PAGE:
The initial program for the 5th annual VideoNuze Online Video Ad Summit on Tuesday, June 16th in NYC is now set.
I'm thrilled that Neeraj Khemlani, Co-President of Hearst Entertainment & Syndication and President, Hearst Digital Studios, will be our keynote guest. I will be interviewing Neeraj about critical industry trends, how established media companies are positioning themselves for the online video era and how viewers' behavior is impacting advertising. Plus, we'll discuss Hearst's investments in Vice, AwesomenessTV, BuzzFeed, Roku and others.
So far, 26 executive speakers are on board, from industry leaders like Bonnier, Conde Nast, Digitas, Heineken USA, MediaVest, Reuters TV, Roku, Starcom, Viacom, Zenith OptiMedia and many others.
The jam-packed program will feature 14 sessions on the convergence of TV and video advertising, programmatic from both the buyers' and publishers' sides, how video monetization is being modernized from both the buyers' and publishers' side, mobile video, connected TVs, the NewFronts/Upfronts, viewability and online video ad innovation.
The Ad Summit will once again be a must-attend day of learning and networking with industry leaders from brands, agencies, content providers, technology companies and others in the ecosystem. Last year's Ad Summit drew over 420 attendees and featured 40+ speakers.
Discounted, early bird registration is open, and a reminder that all early bird registrants will be entered to win a 55-inch TCL Roku TV, generously provided by Roku.
Learn more and register now!
Video supply side ad platform Altitude Digital has raised $30 million from FastPay, a provider of liquidity and financial workflow solutions to the media industry. The new funds will be used for growing Altitude's ARENA platform and data infrastructure, expanding mobile capabilities and growing internationally. The new financing brings total capital raised to date to $45 million.
Topics: Altitude Digital
Akamai has integrated Adobe Primetime ad insertion into its network to enable server-side online video advertising. Red Bull Media House and Turner Broadcasting are both trialing the joint solution.
While other server-side ad solutions exist, John Bishop, CTO of Akamai's media business told me last week he sees this as a "Server-Side 2.0" offering because the ad requests run directly through Akamai's CDN, thereby eliminating slower communications paths that can hinder scalability.
Programmatic TV technology provider clypd has raised a $19.4 million Series B round to expand all departments in the business, and enter new markets in Europe and Asia-Pacific. With the new round, clypd has raised approximately $30 million.
European broadcaster RTL Group led the round, with participation from prior investors. RTL has become a very active investor in U.S. online video and technology companies, buying a 51% stake in multichannel network BroadbandTV for $36 million in June, 2013, a 65% stake in programmatic video ad platform SpotXchange for $144 million in July, 2014 and acquiring fashion and beauty MCN StyleHaul for $107 million in November, 2014.
YouTube is poised to be the next major content provider to join the great subscription VOD land grab for consumers' video spending. Per a Bloomberg report yesterday, YouTube has sent a letter to its content creators sharing its intention to launch an ad-free subscription service, though neither the price nor launch date was specified. Content creators would keep 55% of subscription revenue based on their pro rata viewership.
Plans for a YouTube subscription service were initially mentioned by its CEO Susan Wojcicki last October at the Code Mobile conference.
Boston-based YouTube ad buying platform Pixability has raised an $18 million Series C round, led by new investors Jump Capital and Edison Partners, with participation from existing investors. The new funds will be used for product development and international expansion. The company has raised $28 million to date.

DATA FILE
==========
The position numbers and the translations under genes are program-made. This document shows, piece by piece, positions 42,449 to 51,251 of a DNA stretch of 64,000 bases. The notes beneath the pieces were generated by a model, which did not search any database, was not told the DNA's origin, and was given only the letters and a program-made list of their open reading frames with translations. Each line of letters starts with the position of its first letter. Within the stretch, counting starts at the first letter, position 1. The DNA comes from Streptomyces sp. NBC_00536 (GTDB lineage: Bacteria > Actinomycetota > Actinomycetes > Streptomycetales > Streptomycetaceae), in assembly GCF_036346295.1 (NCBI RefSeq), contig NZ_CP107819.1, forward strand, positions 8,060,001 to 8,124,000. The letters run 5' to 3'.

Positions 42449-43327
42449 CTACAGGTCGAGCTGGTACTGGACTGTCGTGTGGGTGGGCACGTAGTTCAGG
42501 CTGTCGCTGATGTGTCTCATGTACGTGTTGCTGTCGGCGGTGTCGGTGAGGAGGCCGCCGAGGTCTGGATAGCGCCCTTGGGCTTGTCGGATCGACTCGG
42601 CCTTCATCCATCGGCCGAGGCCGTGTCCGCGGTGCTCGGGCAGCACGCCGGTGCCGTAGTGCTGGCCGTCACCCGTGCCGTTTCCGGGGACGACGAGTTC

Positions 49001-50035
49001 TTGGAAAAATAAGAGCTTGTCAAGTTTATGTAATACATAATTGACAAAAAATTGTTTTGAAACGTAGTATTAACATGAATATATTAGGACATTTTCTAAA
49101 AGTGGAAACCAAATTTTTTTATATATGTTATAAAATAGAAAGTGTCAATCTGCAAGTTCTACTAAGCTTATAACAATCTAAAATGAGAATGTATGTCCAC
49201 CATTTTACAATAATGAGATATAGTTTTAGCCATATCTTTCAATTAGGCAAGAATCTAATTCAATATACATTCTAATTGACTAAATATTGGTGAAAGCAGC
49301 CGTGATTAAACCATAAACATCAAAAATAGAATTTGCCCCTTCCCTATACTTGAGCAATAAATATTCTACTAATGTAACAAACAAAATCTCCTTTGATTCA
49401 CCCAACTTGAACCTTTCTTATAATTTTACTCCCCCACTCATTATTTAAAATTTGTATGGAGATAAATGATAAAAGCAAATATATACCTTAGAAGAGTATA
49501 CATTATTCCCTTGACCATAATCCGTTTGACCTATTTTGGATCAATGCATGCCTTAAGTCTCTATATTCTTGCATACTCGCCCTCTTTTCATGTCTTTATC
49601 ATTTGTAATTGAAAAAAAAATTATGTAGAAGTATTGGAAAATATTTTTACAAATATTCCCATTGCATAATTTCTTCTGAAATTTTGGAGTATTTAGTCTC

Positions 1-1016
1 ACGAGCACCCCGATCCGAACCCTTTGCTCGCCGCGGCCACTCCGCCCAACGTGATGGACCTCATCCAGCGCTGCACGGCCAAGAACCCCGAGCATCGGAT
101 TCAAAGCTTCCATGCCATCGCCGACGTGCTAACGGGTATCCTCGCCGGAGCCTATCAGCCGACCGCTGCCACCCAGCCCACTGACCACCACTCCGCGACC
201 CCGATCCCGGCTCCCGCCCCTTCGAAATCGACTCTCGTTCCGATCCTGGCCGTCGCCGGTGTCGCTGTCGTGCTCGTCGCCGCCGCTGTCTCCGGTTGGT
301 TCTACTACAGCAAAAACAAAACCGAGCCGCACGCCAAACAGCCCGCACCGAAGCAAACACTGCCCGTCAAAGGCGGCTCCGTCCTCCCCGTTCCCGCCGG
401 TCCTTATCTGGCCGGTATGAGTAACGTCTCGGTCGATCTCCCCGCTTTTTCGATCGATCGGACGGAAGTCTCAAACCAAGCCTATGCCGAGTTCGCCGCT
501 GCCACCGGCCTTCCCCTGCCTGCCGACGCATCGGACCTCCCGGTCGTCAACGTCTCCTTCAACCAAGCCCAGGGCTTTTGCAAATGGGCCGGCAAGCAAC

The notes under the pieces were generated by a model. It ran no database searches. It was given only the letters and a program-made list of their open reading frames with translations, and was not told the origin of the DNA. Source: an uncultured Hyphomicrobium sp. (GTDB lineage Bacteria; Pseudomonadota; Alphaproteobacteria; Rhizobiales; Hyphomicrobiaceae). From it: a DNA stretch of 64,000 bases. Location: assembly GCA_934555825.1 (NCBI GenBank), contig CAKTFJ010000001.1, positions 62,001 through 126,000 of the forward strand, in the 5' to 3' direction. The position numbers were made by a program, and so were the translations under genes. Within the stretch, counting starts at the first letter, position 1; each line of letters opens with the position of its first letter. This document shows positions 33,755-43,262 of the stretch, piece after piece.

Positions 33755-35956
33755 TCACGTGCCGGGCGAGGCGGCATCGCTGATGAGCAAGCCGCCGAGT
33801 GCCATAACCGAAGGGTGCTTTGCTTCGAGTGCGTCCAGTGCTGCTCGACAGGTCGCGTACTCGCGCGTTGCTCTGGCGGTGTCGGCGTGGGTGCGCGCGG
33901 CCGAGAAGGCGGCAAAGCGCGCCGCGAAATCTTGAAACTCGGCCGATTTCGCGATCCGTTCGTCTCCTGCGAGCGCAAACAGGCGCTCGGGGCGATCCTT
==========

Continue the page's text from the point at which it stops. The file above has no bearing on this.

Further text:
Pixability's core capability is enabling brands and agencies to create and manage data-driven video ad campaigns targeting specific audiences within YouTube channels. This is extremely valuable because while YouTube's massive user base is very attractive to brands and agencies, the site's diverse content makes it virtually impossible to understand how to optimize YouTube ad spending.
Innovid has raised $10 million in additional capital from Cisco Investments and existing investors, bringing total capital raised to date to $37.6 million. The new funds will be used for product development. Cisco and Innovid announced a partnership back in September, 2013, to deliver interactive, contextual video ads to second screens.
Aside from the financing, the big news from Innovid is the huge growth in its Innovid Atom video ad serving platform for brands and agencies. According to CEO and co-founder Zvika Netter, who I caught up with on Friday, Innovid has gone from 20 brands using its platform last July, to 110 now. This is expected to rise to 145 by the end of Q2 '15. Included among these are Kraft, Disney, Toyota, Chrysler and dozens of others.
At Facebook's F8 developer conference yesterday, the company announced a series of initiatives that, taken together, demonstrate it is positioned to be a very big player in video and YouTube's biggest competitor long-term. Following are the most important announcements and my take on their implications. I also note the key missing pieces that are almost certainly on Facebook's video roadmap.
TubeMogul and Videoplaza, an Ooyala company, have announced a partnership to build a premium programmatic ad marketplace, which will enable brands, agencies and trading desks that use TubeMogul's buying platform to access inventory from international broadcasters and publishers that use Videoplaza's sell-side programmatic solutions Karbon and Konnect.
A reminder that early bird discounted registration is open for the 5th annual VideoNuze Online Video Advertising Summit on Tuesday, June 16th in NYC. All early bird registrants will be entered to win a 55-inch TCL Roku TV, graciously provided by Roku.
There is a ton going on in online video advertising, and the Ad Summit will dive deeply into all of the hottest topics such as programmatic, viewability, convergence, mobile, branded entertainment, innovation and much more. The Ad Summit will once again be a must-attend day of learning and networking with industry leaders from brands, agencies, content providers, technology companies and others in the ecosystem. Last year's Ad Summit drew over 420 attendees, featuring 40+ speakers.
There are 10 terrific industry-leading companies on board so far as sponsors, including Premier Partners DashBid, FreeWheel and Pixability, Headline Partners Altitude Digital, LiveRail/Facebook, Ooyala, Teads.tv and TubeMogul plus Branding Partners Brightcove and Roku. I'm grateful for their generous support!
Learn more and register now!